Behind the scenes at the Oscars: Interview snippets with some of the winners.
Excerpts from interviews provided by the Academy of Motion Picture Arts and Sciences
Interview with: Rob Legato, Joss Williams (absent), Ben Grossmann and Alex Henning
In the category that was filled with a lot of really great computer animation and motion capture, how does it feel to have this tribute to Georges Melies, to have used some of his actual techniques and to have won an Oscar for a blend of practical and computerized visual effects?
On every occasion we could, we used techniques that might have been used by Georges Melies himself, and some to great effect and, hopefully, with a degree of art. We are very proud of the fact that we got recognized for the art of it as much as the technology of it.
You won for visual effects and the marriage of visual effects and stereo. Talk about that marriage, and how this movie has helped to change that.
[Legato] What we are trying to do with the 3D is to basically extend the art form of cinema by using the depth that you get, and every shot was designed to take advantage of the depth that we would enhance the model of the story. So, every shot was literally made to be in 3D and designed to give you some depth or emotional response from it. they had to perfect the 3D in a very complicated way.
[Grossmann] There's a lot of science behind it, but we try to take the science and distill it down to something that is so simple that it doesn't interfere with your instinctive creativity, so you can hear Marty or Dante or Bob and say what they feel the shot should emote. And then [we] have the technology and the skills down to a simple direction, so that we can move in that direction effortlessly, without encumbering ourselves with 10 pages of science and research, although, it's all still there.
[Henning] I think it's just about keeping it to be a storytelling device. I think that's what Marty really set out to do, and what his whole crew was after and, by extension, us.
So, you are up against these gigantic visual effects extravaganzas like TRANSFORMERS and even APES. And you guys won. What you think this means about the state of visual effects and the appreciation of visual effects at least by the Academy?
[Grossmann] Those films are really amazing. All the other nominees in our category were stunning films that we would never expect to even be up against or stand a chance to compete against.
Animated Feature Film: “Rango”
What is the takeaway for you as a filmmaker having done this and gone back and forth now between live action and animation?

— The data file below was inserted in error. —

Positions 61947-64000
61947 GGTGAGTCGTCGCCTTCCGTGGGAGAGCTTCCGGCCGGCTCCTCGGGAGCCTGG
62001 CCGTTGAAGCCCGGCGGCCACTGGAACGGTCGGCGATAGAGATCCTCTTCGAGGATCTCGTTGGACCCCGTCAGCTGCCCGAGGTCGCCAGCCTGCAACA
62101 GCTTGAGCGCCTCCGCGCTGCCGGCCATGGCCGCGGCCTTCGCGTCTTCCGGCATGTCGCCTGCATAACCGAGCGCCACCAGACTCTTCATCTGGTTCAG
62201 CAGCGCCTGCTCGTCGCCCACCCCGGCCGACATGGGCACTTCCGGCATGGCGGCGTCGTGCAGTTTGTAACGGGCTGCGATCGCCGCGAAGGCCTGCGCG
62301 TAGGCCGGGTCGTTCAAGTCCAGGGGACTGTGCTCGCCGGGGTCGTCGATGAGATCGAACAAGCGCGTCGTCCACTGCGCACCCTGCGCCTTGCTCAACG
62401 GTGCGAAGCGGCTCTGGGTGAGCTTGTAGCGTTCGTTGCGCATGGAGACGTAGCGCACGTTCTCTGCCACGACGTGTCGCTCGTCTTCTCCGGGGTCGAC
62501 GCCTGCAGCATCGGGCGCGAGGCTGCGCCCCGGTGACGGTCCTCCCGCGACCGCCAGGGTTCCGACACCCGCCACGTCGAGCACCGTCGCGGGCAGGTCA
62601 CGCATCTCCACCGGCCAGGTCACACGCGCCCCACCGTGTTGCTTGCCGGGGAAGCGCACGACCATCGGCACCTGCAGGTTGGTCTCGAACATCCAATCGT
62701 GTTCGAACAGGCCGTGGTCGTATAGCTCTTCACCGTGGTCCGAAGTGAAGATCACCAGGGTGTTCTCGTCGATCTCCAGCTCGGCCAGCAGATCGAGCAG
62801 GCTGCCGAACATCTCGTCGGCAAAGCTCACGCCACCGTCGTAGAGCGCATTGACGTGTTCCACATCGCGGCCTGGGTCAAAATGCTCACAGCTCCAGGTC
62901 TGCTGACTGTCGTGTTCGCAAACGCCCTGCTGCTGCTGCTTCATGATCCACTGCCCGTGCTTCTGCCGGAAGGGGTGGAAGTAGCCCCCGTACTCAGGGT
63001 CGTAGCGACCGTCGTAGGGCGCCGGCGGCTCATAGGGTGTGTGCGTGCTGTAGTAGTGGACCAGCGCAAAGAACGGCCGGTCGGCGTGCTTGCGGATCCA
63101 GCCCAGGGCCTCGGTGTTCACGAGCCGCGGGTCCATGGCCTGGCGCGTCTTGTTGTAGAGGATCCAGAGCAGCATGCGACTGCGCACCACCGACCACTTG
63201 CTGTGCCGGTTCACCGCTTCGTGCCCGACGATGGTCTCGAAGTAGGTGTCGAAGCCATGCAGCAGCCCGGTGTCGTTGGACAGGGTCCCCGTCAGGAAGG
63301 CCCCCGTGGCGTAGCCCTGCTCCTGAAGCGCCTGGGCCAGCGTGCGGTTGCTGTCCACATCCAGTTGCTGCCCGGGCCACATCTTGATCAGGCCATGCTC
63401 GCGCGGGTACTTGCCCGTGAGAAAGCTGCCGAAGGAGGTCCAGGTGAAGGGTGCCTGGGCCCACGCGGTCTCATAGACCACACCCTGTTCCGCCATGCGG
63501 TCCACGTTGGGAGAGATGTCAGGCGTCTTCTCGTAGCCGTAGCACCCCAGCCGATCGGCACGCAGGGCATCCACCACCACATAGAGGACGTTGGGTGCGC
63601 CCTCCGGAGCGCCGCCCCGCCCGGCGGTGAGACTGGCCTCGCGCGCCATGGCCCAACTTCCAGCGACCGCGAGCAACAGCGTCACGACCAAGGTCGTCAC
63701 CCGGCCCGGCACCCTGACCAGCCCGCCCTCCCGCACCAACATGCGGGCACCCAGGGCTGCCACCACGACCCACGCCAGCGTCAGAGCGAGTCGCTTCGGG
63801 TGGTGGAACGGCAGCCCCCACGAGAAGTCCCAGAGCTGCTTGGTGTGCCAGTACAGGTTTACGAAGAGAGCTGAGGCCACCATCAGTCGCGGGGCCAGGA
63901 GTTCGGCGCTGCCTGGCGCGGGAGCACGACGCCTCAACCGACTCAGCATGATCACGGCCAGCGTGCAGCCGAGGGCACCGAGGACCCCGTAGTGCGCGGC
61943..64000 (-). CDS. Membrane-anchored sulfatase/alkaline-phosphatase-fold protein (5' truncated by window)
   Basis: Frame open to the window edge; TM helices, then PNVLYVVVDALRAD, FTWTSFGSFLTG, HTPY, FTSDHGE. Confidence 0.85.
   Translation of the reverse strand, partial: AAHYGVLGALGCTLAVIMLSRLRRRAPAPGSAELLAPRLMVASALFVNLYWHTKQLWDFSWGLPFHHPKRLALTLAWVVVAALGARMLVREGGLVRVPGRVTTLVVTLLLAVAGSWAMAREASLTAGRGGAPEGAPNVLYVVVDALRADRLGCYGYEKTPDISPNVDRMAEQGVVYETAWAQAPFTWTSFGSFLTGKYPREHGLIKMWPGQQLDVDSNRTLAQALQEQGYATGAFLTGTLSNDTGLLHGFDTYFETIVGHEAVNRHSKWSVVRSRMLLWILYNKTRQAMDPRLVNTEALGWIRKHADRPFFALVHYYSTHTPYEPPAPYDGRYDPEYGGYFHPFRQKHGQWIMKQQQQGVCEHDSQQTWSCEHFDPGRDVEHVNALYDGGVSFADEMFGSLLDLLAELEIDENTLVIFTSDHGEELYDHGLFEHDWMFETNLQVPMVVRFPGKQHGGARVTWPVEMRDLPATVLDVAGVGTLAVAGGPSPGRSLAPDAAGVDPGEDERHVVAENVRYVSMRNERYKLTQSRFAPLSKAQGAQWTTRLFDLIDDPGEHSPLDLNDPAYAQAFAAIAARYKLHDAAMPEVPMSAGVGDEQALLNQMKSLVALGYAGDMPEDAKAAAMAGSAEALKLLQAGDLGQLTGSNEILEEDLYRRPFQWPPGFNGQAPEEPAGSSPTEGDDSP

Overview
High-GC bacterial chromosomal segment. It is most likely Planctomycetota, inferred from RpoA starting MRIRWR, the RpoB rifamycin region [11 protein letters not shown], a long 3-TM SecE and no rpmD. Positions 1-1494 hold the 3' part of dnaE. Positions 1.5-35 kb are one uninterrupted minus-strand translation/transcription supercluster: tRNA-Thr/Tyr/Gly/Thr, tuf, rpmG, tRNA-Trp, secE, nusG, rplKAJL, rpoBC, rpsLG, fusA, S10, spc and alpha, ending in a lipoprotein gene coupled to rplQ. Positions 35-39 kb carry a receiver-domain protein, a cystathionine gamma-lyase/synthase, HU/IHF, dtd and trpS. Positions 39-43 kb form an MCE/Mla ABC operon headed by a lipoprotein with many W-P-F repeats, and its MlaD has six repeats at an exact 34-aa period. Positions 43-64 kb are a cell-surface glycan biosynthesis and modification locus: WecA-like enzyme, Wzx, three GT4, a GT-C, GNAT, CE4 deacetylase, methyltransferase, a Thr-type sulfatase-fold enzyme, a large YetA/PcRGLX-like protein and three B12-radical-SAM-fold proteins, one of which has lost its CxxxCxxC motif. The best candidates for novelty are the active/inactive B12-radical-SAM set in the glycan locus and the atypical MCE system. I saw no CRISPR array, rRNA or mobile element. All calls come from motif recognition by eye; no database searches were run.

They're two completely different hats. I suppose underneath all of it it's just finding a story you want to tell in the same way you would as you were if you were sitting around a campfire or something. But completely different. There are no gifts in animation. We have to fabricate everything, including the anomalies. Every aspect of it is so different.
If you ever allowed yourself to dream of winning an Oscar, did you hope that it was going to be for a live action or for animation?
I don't know. I feel like I'm dreaming right now, so I think it matters. It's in my hand. It feels good.
Short Film (Animated): "The Fantastic Flying Books of Mr. Morris Lessmore"
Interview with: William Joyce and Brandon Oldenburg
What this now means for Moonbot and Louisiana?
[Oldenburg] Our short was to serve two purposes. One, to tell a great story; two, to serve as a calling card for our company, Moonbot Studios. And the whole point was to just try to get the world to recognize what we're capable of in Shreveport, Louisiana. We want to do more shorts. We want to do more apps. We want to do more games. We want to do more books.
[Joyce] We want to do some movies.
Film Editing: "The Girl with the Dragon Tattoo"
Interview with: Kirk Baxter and Angus Wall
“The Girl with the Dragon Tattoo” is a completely different movie from “The Social Network.” What were some of the challenges in cutting this kind of movie?
[Wall] The screenplay was much, much longer.
I was just wondering, Best Picture and Best Editing seems to go hand in hand over the past probably 30 years. Why are they so intertwined, traditionally, and why this year the exception?
[Baxter] They're one and the same thing, and that's the end result you're looking for is the final outcome of the film. What you're working towards in the editing.
Of the footage that you had to cut, was there anything that you particularly were sorry about or was just gorgeous but you had to cut it?
[Baxter] No. We were very happy with the end result of the movie. There was nothing we wish that was in there that we cut out. It stopped when it was at its best.
Interview with: Robert Richardson
So, what was it like for you DP'ing on Scorsese film that's every bit as much rendering greenscreen as it is actually staged?
There was not as much greenscreen as there was on the production side. It was a great deal of practical. The sets were phenomenal.
This is not the first 3D film to win, but it's unusual to get recognized with 3D.
You're right. I think the odds of winning are extraordinarily small. I know it's very difficult to choose 3D, and I'm surprised by it as well. And I think it's not just 3D. It's a digital aspect versus a film aspect.
Where do we go now, dramatically, with 3D now that you've paved the way?
That's a huge question, but I don't think there's any limits for it. 3D is a very solid step. I believe it's 15, 20 percent, give an arbitrary percentage. The advantage is a tool towards what filmmakers can use, if used, as just that, as a tool, not as a gimmick..
Can you talk about shooting digital versus shooting film?
I'm shooting currently on film. I'm with Quentin Tarantino for “Django Unchained.” I don't think it's an issue of film versus digital. I'm hoping that film can survive for as long as possible. Virtually every film is digitized in one way or another.